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LOS ANGELES Monday, September 1st 2014 1:56

A Good Time Was Had By All Teetering on the Fiscal Cliff

POLITICS - Trust me on this — while our leader Antonio the Magnificent was partying with the ambisexual Charlie Sheen in Cabo San Lucas, the pleasure of his holiday was nothing compared to the good time that was had by all in Washington. 
 
If you have ever spent an all-night session with filibustering and philandering politicians under great duress — with the world teetering on the edge of a fiscal cliff that could take us all down — you know what goes on.
 
The sex, the booze, the bags of money and favors that exchange hands — it’s a party like nothing the likes of most of us ever get to experience. Thrilling to the point it makes it all worthwhile to have to come back to Washington and be unable to ring in the New Year with the irrelevant rubes back home.
 
It’s not so easy for a Senator or a Congressman to really party down among the local folks but in the nation’s capital, who’s to see, who’s to say, who’s to judge a politician spending a lot of time with a girl friend or a boy friend.
 
You know these people weren’t really working. Their enormous staffs do the work. They were kibitzing and drinking and figuring out all the angles so they the Republicans can still maintain they are fighting tax increases and willing to go to hell and back to gut Social Security and Medicare to stop the deficit from going any higher.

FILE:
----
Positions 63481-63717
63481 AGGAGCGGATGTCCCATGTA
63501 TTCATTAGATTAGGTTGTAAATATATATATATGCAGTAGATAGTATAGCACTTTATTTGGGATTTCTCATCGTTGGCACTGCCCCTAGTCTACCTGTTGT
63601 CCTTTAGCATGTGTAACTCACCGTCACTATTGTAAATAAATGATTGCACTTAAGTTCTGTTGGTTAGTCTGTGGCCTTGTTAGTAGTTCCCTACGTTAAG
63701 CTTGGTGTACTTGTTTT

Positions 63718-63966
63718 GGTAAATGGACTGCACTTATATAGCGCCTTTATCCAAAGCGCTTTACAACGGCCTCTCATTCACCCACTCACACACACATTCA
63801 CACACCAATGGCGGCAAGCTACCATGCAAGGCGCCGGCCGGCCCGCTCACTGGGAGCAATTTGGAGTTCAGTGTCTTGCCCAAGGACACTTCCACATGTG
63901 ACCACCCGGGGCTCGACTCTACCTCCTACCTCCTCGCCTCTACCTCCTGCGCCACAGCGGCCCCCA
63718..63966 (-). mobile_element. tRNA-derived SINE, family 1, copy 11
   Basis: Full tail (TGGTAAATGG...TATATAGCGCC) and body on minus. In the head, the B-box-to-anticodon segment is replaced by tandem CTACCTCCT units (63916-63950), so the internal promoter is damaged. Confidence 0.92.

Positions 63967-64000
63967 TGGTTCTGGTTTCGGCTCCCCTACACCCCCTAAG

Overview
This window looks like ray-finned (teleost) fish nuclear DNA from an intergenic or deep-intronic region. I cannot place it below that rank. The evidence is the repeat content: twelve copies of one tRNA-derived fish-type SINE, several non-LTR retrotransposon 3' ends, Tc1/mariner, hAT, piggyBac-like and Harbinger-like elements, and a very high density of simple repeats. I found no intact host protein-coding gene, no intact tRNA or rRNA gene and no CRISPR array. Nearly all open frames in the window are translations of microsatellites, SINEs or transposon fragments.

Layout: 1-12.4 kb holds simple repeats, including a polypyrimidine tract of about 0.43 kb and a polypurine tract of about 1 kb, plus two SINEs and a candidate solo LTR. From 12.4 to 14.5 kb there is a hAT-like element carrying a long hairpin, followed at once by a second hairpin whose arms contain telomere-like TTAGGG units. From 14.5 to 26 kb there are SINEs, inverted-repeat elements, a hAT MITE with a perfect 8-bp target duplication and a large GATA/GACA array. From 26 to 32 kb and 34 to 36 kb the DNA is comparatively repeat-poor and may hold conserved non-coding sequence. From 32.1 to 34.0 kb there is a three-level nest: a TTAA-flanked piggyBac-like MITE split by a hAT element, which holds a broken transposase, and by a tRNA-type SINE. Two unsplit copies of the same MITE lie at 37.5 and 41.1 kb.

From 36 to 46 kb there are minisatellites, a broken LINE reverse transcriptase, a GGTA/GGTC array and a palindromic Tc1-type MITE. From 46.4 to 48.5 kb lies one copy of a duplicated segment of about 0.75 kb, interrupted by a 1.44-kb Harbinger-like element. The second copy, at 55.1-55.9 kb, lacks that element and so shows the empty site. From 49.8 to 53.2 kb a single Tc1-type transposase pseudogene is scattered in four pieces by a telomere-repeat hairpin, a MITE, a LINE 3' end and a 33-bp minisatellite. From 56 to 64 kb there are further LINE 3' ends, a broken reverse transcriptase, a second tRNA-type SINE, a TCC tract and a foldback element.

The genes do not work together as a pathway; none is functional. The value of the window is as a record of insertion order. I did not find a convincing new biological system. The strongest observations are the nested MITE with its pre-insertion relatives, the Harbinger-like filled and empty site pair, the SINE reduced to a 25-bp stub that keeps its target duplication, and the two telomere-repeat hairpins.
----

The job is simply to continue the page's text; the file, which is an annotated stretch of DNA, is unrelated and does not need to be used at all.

For their part, the President and the Democrats can boast they saved the nation from tumbling into the fiscal abyss by raising the income tax rate on the new rich and even a few of the old rich.
 
But the truth is very different: More than three of every four taxpayers will pay more in federal taxes in 2013 than in 2012.
 
The non-partisan Tax Policy Institute reports the main reason is workers’ share of the Social Security — the payroll tax — will jump from 4.5 to 6.5 percent where it was before the recession. And take note the affluent stop paying the payroll tax at $110,000 so it is as regressive a tax as there is.
 
“More than 80 percent of households with incomes between $50,000 and $200,000 would pay higher taxes. Among the households facing higher taxes, the average increase would be $1,635,” according to Bloomberg News. 
 
The heaviest new burdens in 2013, compared with 2012, would fall on top earners, who would face higher rates on income, capital gains, dividends and estates. The top 1 percent of taxpayers, or those with incomes over $506,210, would pay an average of $73,633 more in taxes.”
 
For the average person, the Obamacare taxes — five different taxes that include cutting the flexible spending account limit from $5,000 to $2,500 a year — will cost just about everybody more money.
 
It certainly doesn’t end there. With estimates of the federal deficit — at its legal maximum now — expected to soar by $4 trillion in the decade, a 25 percent leap, and the issue put off for two months, you can bet your bottom dollar that the war of words without meaning and principles without courage on both sides of the aisle will intensify again soon.
 
Trust me once more: Rational discussion and debate will have no place in the crisis atmosphere they will create as a smokescreen for what is really going on behind the scenes.
Party on, Washington, party on!
 
(Ron Kaye is the former editor of the Daily News and founder of the Saving LA Project, SLAP. Contact him at This email address is being protected from spambots. You need JavaScript enabled to view it. . ) 
-cw
 
 
 
 
 
 
CityWatch
Vol 11 Issue 2
Pub: Jan 4, 2013
 
 
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